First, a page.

PROVO, Utah — Legendary Brigham Young University coach and athletic director Glen Tuckett passed away at his home in Provo, Utah, early Tuesday morning, Oct. 26, at the age of 93.
Tuckett retired from BYU in 1993, after 34 years of service as a coach, teacher and administrator. He assumed the position of athletic director at BYU in July of 1976, after 17 seasons as the head baseball coach. He also served as an assistant football coach for seven years.
“We offer our heartfelt condolences to the Tuckett family at Glen's passing and want to express our immense gratitude for everything he did for BYU Athletics,” said Tom Holmoe, BYU director of athletics. “The awards and statistics during Glen’s tenure speak for themselves. What Glen did here was remarkable, and much of the success we experience here today can be traced back to the foundation Glen helped lay.”
Under his leadership, BYU won the Western Athletic Conference Commissioner's Cup 16 of the 17 seasons he served as athletic director. BYU men’s teams won 75 WAC Championships and two national titles—1981 NCAA Men’s Golf Championship and the 1984 Football National Championship. In addition, BYU football played in 16 bowl games and won 14 WAC titles, while men’s basketball captured six WAC titles and advanced to the NCAA Tournament nine times.
During his tenure as athletic director, BYU student-athletes won a myriad of major national awards including, a Heisman Trophy, a Maxwell Award, two Outland Trophies, four Davey O’Brien Awards, seven Sammy Baugh Trophies, two Haskins Awards, one Wooden Award and one Eastman Trophy. Five former Cougars and LaVell Edwards have been inducted into the College Football Hall of Fame.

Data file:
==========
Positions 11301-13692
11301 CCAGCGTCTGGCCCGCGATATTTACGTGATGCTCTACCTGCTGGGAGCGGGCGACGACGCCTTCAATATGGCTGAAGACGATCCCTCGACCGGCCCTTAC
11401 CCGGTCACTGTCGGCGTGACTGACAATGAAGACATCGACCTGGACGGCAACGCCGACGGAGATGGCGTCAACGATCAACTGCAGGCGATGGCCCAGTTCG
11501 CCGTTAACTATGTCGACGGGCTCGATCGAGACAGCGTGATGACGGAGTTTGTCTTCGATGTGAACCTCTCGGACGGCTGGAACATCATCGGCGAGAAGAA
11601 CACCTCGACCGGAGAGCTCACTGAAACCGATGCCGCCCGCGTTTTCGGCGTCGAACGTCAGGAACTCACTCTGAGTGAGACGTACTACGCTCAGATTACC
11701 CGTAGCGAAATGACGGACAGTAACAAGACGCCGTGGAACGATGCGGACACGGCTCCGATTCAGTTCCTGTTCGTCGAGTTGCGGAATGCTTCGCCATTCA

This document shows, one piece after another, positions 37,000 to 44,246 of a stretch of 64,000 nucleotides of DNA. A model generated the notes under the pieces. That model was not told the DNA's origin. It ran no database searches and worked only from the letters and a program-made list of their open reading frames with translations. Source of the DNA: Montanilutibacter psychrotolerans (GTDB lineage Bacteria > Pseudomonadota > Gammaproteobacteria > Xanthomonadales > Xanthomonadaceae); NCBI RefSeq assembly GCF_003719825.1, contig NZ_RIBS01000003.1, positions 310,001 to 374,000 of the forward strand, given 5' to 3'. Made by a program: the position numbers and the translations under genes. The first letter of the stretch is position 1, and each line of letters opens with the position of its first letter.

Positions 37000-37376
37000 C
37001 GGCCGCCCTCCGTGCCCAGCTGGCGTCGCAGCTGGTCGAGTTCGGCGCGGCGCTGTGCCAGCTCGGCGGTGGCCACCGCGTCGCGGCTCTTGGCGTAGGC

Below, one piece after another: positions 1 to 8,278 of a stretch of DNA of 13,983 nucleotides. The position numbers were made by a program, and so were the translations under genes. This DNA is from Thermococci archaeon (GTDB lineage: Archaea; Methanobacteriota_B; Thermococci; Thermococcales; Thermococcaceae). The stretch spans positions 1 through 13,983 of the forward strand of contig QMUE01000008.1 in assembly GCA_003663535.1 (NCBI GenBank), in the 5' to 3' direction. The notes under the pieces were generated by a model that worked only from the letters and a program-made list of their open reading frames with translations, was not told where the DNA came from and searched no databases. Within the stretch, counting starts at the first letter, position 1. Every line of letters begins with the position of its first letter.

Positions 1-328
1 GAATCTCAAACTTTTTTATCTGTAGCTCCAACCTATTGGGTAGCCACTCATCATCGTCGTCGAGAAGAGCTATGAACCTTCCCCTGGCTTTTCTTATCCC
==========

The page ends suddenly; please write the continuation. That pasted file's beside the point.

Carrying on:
Tuckett spearheaded the expansion of Cougar Stadium to 65,000 seats following the 1981 football season. He also served on a variety of national committees, including the College Football Association, National Football Foundation and College Hall of Fame, CFA Television Committee and numerous NCAA committees.
From 1960-76, Tuckett guided BYU baseball to 13 division titles, three conference titles, three District 7 titles and two appearances at the prestigious College World Series (1968, 1971). He was named NCAA District Coach of the Year three times (1961, 1968, 1971). He led BYU to a record of 445-256-4 (.634) and had a winning percentage of .730 in WAC play. At the time of his retirement as head baseball coach in 1976, Tuckett ranked ninth in winning percentage among active NCAA Division 1 coaches.
In 1974, Tuckett coached USA Baseball to a championship at the World Amateur Baseball Tournament for just the second time in the 22-year history of the event. Tuckett also served as the president of the American Association of College Baseball Coaches in 1977 and was on the NCAA Baseball Rules and Tournament Committee for six years.
A native of Murray, Utah, Tuckett was an all-around athlete in high school. After graduating from Murray High, he entered professional baseball and played nine seasons, for the Salt Lake Bees (1946-50), Salem Senators (1951) and the Lewiston Broncos (1952-53) and was named to the Western International League All-Star Team in 1954.
After graduating with a bachelor’s degree from the University of Utah in 1953, Tuckett coached football, basketball and baseball for six years at West High in Salt Lake City before taking the BYU baseball job in 1959. He later went on to earn a master’s degree from BYU in 1962 and received his doctorate from BYU in 1975.
In addition to his coaching, administrative and teaching duties, Tuckett also did color commentary alongside the legendary Paul James on KSL for BYU football and basketball broadcasts for 10 seasons. He also served as a bishop and stake presidency member in The Church of Jesus Christ of Latter-day Saints and was in high demand as a speaker.
In 1995, Tuckett was hired as interim director of athletics at the University of Alabama, where he served for 18 months.
Tuckett was inducted into the AACBC Hall of Fame in 1979, BYU Athletic Hall of Fame in 1982, Utah Sports Hall of Fame in 1985 and the National Association of Collegiate Directors of Athletics Hall of Fame in 1995. He is also in the Murray High School Hall of Fame and the Utah Summer Games Hall of Fame.
Tuckett married the late Josephine Whittaker of Stockport, England in 1959. They had four daughters (Alison, Shannon, Kendall and Erin), 10 grandchildren and 14 great-grandchildren.